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The Covid Opportunity - how a multi-use model can transform commercial real estate for the better

There is no doubt that the commercial real estate sector has been hit hard by COVID. Many businesses are closing down or looking to renegotiate, cancel or resell their leases. The automatic response during tough economic times is to cut cost and wait it out. However, this is also the perfect moment for landlords and property investors to explore new ideas and business models.

Let’s first consider the market context.

COVID has accelerated the adoption of remote working. As stated by the World Economic Forum, working from home for at least 2-3 days per week will become the norm (if it is not already) for most companies, including corporates. The latest US research reveals that 74% of businesses want some workers to permanently work remotely and business leaders are actively shedding leased office space – hinting that not everyone will go back to the office. It is likely that companies will look to significantly downsize their office space and switch to more flexible arrangements. This will result in a significant reduction in demand for traditional long-term office leases.

According to the Centre for Retail Research, as many as 20,000 shops could close this year as a result of the pandemic. More than a million retail jobs are said to be on the line as coronavirus continues to wreak havoc on the high street. Many high profile business and brands Debenhams, Laura Ashley, Carluccio’s, & Virgin Media have already gone into administration, been sold off or have permanently closed their retail stores.

In contrast, forecasters suggest UK e-commerce will grow in value by as much as £5.3bn in 2020. Analysis from Edge Retail Insight, the forecasting arm of e-commerce provider Edge by Ascential, expects that shoppers will spend as much as £2bn more at Amazon alone to reach a sales total of £31.1bn for the retailer in this market. Wider UK online spending is expected to grow by £5.3bn to reach £78.9bn - representing growth of 19% compared to 2019.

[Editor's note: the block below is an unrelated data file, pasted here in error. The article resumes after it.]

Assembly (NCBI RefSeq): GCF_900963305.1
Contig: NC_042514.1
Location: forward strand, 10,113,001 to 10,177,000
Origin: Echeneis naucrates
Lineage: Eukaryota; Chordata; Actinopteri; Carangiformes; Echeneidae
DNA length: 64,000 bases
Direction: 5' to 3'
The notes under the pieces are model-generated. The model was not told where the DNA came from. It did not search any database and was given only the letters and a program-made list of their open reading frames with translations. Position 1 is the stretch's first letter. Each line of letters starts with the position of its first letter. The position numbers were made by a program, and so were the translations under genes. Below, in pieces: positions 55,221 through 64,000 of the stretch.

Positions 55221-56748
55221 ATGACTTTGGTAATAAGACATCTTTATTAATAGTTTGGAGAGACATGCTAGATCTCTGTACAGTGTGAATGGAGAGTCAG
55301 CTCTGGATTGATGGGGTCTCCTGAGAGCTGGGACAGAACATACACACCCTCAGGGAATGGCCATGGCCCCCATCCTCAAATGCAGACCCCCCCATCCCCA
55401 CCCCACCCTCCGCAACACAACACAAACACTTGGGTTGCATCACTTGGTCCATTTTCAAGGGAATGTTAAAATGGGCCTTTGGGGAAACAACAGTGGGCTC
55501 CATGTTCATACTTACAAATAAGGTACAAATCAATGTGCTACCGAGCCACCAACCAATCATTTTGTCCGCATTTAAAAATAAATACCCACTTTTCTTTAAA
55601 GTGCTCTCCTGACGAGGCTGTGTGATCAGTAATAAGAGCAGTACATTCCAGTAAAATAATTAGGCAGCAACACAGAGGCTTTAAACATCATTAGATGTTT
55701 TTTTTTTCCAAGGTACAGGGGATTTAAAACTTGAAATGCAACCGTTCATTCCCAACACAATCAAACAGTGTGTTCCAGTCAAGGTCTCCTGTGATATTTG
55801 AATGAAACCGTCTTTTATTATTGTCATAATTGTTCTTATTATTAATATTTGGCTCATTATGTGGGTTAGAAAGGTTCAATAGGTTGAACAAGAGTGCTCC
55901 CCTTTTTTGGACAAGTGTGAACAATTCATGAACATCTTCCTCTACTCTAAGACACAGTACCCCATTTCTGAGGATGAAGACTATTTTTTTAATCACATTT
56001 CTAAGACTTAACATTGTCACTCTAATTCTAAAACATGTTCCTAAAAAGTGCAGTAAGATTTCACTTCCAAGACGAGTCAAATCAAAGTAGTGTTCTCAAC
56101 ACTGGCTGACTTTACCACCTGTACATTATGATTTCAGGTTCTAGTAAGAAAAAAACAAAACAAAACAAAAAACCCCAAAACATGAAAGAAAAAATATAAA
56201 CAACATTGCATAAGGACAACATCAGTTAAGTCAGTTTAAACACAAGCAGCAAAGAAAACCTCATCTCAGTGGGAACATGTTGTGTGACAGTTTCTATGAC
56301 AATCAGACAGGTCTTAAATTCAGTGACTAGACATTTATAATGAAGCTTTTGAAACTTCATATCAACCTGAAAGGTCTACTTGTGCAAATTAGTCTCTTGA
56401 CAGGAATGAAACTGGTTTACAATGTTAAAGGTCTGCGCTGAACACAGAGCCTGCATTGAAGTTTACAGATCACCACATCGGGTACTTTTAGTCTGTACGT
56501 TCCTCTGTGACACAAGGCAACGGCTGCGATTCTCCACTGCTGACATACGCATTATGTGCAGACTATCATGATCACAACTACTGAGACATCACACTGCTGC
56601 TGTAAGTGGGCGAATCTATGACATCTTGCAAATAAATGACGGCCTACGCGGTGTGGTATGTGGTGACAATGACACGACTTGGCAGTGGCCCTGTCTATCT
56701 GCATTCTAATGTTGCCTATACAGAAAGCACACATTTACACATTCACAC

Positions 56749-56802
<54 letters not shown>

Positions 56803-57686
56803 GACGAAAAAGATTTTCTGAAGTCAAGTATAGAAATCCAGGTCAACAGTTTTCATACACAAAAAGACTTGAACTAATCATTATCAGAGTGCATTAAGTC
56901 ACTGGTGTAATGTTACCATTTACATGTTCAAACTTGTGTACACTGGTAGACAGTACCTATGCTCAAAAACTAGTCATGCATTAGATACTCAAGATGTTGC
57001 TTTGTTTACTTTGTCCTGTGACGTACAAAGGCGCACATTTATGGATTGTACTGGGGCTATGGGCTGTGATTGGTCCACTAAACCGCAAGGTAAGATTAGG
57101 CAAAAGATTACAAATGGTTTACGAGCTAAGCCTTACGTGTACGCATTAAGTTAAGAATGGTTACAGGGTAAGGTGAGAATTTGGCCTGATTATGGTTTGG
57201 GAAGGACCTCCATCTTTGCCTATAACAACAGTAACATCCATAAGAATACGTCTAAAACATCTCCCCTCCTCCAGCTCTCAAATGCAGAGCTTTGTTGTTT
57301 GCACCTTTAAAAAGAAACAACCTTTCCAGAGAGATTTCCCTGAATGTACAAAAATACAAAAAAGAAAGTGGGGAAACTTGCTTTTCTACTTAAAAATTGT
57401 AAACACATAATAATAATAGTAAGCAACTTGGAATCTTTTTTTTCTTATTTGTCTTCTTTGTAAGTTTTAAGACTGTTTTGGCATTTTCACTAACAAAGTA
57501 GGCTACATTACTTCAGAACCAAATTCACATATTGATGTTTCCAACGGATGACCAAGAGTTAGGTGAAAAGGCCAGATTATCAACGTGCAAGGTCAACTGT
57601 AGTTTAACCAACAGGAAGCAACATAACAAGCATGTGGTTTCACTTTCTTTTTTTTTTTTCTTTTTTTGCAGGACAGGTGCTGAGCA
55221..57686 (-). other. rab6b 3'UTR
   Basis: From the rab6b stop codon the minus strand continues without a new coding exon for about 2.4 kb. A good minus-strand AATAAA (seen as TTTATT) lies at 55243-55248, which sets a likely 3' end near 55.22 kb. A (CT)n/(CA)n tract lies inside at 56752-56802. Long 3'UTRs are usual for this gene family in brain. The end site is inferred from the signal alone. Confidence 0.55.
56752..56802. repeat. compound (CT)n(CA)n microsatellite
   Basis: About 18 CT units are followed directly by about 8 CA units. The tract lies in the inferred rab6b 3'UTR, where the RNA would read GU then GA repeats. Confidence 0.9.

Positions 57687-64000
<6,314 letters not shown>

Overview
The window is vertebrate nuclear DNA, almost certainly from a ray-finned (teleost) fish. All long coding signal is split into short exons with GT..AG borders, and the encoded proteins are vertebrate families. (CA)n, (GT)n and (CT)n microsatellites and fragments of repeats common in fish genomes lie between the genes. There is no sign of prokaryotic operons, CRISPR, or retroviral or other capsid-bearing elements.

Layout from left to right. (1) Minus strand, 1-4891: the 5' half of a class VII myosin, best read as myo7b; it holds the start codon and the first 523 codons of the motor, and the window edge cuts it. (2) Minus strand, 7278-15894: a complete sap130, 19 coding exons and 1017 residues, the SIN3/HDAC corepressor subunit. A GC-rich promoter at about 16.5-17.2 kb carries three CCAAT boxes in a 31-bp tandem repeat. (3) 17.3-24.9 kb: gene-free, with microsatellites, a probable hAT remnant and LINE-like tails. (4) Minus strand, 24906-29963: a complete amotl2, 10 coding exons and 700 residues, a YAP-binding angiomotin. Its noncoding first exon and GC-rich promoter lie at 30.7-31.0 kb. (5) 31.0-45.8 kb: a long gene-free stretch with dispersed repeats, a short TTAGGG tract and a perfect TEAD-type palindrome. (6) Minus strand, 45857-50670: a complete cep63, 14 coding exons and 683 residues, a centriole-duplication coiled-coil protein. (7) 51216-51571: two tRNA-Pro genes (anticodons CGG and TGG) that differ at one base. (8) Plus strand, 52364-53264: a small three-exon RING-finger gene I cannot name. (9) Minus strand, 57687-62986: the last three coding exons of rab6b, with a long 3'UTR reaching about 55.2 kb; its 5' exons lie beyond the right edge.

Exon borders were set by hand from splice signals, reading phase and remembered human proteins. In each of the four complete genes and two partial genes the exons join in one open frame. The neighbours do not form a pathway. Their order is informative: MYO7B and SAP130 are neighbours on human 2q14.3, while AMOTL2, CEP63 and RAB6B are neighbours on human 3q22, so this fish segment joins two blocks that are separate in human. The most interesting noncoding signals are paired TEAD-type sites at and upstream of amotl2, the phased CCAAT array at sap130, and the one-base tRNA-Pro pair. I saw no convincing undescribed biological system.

COVID is undoubtedly a seismic event that will transform how we live, work and shop. It is unlikely that we will just go back to normal by Christmas. Even if the risk of death is removed with a vaccine, the cultural and social impacts of COVID are here to stay.

The new boss of John Lewis has launched a revolutionary plan to save the retailer in which it could open garden centres, junk a longstanding price promise and turn department stores into affordable housing. Chairman Dame Sharon White unveiled the most radical proposals in the chain's 156-year history in a letter to staff, as it battles for stability in the wake of lockdown.

Dame Sharon is also launching a push into services, with plans to let customers rent products instead of buying them, and a major expansion of the company's finance arm which offers credit cards. It could also buy up or open garden centres and create a marketplace for second-hand goods.

We should consider this bold move within the context of a government planning agenda to provide ‘permission in principle’. Boris has recently announced as part of his ‘Build Build Build’ speech that planning regulations will be removed to allow for vacant office or retail spaces to be converted into residential use.

Clearly, there will be a lot of disruptions and businesses opportunities in the coming years as we look to rebuild post-COVID and post-BREXIT.

This was one of our core motivations for creating House of Transformation. We believe that this is the moment to experiment with multi-use real estate models, hybrid (virtual & in person) events and fusions between the green economy and the experience economy. From the blending of commercial asset classes to the emergence of collective rural and urban tech enabled eco-living solutions, there is undoubtedly a new wave of people with the resources and aspirations to live with greater flexibility, authenticity, community, wellbeing and connection to nature.

No one can predict the future. However, what we can say with a greater degree of certainty is that the ability to prototype, test and iterate will help us get to the right answer.

House of Transformation can provide a unique space and platform for experimentation, where we can apply a tech mindset of open innovation, user-centric design, digitisation and iterative data driven product development to the challenges and opportunities that landlords and property owners will face over the coming years.

To learn more and explore a collaboration with us, please contact


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